Women, Bygren found in a later study, also experienced an influence across the generations. If a woman’s paternal grandmother was born during or just after a famine, she ended up with a greater risk of dying of heart disease. It had long been known that a woman’s health while she was pregnant could influence a fetus, but Bygren’s research suggested the effects could stretch even further, to grandchildren or beyond.

Experiments on animals produced some similar results. In the early 2000s, Michael Skinner, a biologist at Washington State University, and his colleagues stumbled across one while they were investigating a fungus- killing chemical called vinclozolin. When Skinner and his colleagues gave vinclozolin to pregnant rats, their offspring, and even their grandsons, developed deformed sperm and other kinds of sexual abnormalities.

Skinner’s work inspired other researchers to look for other kinds of changes that could be inherited. Brian Dias, a postdoctoral researcher at Emory University, wondered if mice might even pass down memories.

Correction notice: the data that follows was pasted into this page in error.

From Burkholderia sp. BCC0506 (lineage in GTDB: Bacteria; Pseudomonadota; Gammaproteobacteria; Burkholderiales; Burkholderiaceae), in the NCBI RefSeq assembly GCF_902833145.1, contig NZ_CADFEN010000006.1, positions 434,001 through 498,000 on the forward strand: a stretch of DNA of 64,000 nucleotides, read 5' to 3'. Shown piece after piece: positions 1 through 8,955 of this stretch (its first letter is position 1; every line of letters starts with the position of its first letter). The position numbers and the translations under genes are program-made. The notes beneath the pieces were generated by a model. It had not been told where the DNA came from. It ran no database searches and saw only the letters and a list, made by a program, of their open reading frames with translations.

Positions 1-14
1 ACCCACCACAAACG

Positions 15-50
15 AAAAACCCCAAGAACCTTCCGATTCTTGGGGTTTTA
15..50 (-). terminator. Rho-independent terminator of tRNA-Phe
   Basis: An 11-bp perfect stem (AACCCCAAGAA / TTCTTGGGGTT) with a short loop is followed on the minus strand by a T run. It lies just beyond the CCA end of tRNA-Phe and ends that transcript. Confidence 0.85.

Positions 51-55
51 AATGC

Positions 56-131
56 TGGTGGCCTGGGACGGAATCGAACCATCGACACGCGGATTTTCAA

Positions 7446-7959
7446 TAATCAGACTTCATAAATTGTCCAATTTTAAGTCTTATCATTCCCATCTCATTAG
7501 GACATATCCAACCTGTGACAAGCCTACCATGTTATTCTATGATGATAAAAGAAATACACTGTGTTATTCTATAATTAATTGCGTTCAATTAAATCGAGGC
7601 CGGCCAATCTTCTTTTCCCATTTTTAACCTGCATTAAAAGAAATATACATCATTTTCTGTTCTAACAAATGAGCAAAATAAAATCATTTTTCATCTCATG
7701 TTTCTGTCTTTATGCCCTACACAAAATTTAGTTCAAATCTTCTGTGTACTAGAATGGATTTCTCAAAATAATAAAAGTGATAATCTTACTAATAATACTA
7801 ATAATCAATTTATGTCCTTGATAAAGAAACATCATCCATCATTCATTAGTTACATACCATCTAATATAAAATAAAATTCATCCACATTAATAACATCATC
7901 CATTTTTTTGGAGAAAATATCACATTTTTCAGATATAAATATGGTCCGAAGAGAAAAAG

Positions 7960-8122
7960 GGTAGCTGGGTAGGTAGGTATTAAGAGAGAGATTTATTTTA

Each day, Dias put young male mice in a chamber into which he periodically pumped a chemical called acetophenone. It has an aroma that reminds some people of almonds, others of cherries. The mice sniffed the acetophenone for 10 seconds, upon which Dias jolted their feet with a mild electric shock.

Five training sessions a day for three days was enough for the mice to associate the almond smell with the shock. When Dias gave the trained mice a whiff of acetophenone, they tended to freeze in their tracks. Dias also found that a whiff of acetophenone made the mice more prone to startle at a loud noise. In other trials, Dias would pump an alcohol- like scent called propanol into the chamber instead, without giving the mice a shock. They didn’t learn to fear that odor.

Ten days after the training ended, researchers from Emory’s animal resources department paid Dias a visit. They collected sperm from the trained mice and headed off to their own lab. There they injected the sperm into mouse eggs, which they then implanted into females.